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In Medieval times, within its rules of courtly and chivalric behaviour, honour was paramount and a knight would throw to the ground his gauntlet (a metal glove from his armour), to lay down a challenge to a rival, an enemy or someone who had affronted him. 

This was a grave challenge as it would be a trial by combat between the two parties. To accept the challenge the opponent would pick up the gauntlet from his feet and a duel would be instigated to satisfy the honour. A Kings Champion, a knight whose duty was to protect the king, would throw down the gauntlet if the King’s honour had been besmirched. This practice continued for many a year and as knights in armour disappeared, gauntlets changed into gloves, but the honour and the duel remained. Duels eventually faded away in the late 19th and early 20th century, though two phrases passed into common parlance; ‘throwing down the gauntlet’ meaning to issue a challenge and ‘picking up the gauntlet’ meaning the accepting of a challenge.

Everyday the gauntlet is thrown at our feet in the form of life challenges; either self imposed challenges such as losing weight, running a race, or learning to play the guitar, or they could be asked of us by others, such as work targets, giving time, making introductions and the like. Unlike the knights of old, our life may not be at stake, but certainly our honour is, even if we don’t realise it.

Honour is a word that is frequently misunderstood. It means personal integrity, esteem, high regard or great respect, not only with reference to how others perceive us, but also how we perceive ourselves. We all have a level of honour, even if it is just respect for ourselves. If we have picked up that gauntlet, in whatever form it appears, then it is our own honour for which we are playing. We have to do the very best to deliver that goal for our own honour, if nothing else.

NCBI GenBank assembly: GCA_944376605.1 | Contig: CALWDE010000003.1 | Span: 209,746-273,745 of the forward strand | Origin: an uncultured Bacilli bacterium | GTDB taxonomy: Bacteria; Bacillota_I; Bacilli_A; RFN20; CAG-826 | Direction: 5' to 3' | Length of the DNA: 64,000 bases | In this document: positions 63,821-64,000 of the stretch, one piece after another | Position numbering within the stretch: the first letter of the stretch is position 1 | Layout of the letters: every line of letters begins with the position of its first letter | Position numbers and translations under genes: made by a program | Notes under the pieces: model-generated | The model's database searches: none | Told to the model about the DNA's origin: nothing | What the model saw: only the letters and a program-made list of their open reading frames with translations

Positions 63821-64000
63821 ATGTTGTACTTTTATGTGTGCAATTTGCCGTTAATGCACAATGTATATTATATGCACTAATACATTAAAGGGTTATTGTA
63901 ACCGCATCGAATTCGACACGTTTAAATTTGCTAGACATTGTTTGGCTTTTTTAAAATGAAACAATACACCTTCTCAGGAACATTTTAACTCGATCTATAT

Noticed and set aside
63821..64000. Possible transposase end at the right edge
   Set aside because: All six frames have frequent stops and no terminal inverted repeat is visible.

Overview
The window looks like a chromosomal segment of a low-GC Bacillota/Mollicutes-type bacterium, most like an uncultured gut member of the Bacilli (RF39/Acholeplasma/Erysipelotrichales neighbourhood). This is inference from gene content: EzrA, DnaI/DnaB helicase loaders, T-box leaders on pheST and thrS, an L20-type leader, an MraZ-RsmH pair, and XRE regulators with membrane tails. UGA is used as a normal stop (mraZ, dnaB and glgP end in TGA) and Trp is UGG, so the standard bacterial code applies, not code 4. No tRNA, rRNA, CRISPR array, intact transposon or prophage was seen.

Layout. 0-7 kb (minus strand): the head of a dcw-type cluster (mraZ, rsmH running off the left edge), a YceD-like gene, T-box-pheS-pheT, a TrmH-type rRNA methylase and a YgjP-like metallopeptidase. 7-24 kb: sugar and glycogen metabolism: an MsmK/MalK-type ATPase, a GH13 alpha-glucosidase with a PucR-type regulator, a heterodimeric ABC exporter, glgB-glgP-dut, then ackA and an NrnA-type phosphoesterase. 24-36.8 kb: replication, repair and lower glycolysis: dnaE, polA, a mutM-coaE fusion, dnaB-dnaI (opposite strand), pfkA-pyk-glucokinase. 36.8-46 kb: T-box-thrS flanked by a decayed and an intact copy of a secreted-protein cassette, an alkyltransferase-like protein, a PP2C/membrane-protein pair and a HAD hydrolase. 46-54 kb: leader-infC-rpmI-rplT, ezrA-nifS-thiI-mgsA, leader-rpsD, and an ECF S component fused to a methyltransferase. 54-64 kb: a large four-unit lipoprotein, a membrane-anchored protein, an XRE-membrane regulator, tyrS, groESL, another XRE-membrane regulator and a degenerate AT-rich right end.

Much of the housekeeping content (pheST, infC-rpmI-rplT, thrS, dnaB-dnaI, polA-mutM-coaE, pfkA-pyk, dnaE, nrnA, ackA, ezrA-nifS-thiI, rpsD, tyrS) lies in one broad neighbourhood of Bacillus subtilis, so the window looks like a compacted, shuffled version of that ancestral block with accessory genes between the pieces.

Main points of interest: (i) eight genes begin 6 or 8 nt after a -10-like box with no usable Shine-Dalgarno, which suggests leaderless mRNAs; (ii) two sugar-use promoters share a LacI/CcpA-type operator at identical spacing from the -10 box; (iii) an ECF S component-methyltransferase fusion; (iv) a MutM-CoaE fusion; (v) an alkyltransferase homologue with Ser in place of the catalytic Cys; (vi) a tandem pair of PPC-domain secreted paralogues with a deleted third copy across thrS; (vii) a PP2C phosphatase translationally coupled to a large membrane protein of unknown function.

Let me explain that a little further. Let us start with a simple example; you agree to make an introduction to someone, but you it slips off your to do list and then it fades from memory. A little piece of your honour chips away, you might not notice it at once, but it will. Your friend may not care that you didn’t make the introduction and it may happen eventually, but internally you will know. Or, in another instance, you commit to get fit, but you stop because it is too hard. You will know that your own self-respect is chipped away. Even if you have convinced yourself that the reason was justified, your honour will know.

But if that is true, then the reverse is true and you can build honour and thus self-esteem, integrity and the respect of others.  If you have honour, then others will see it, even if it is not visible as the shirt on your back or the polish on your shoes. It is visible by your actions, your ability to be that King’s Champion and people will recognise that you will uphold your honour. So, if you start small and commit a little act, one at a time, then your honour will increase, glove by glove, self-induced duel by self-induced duel. You will be quickly on the path to being a person of honour and more ready to pick up the next gauntlet. 

Last week, I issued a challenge, which was to make 2015 about ‘Being a Gentleman’, which is about thinking, acting and encouraging others to be a Gentleman. It is about building that honour amongst not only the individuals who will take up the gauntlet and run with it, but the wider society who sees what both being a Gentleman is and by the honour of those who stand on the field of combat fighting to make the world that little bit better.

Honourably and challengingly yours,


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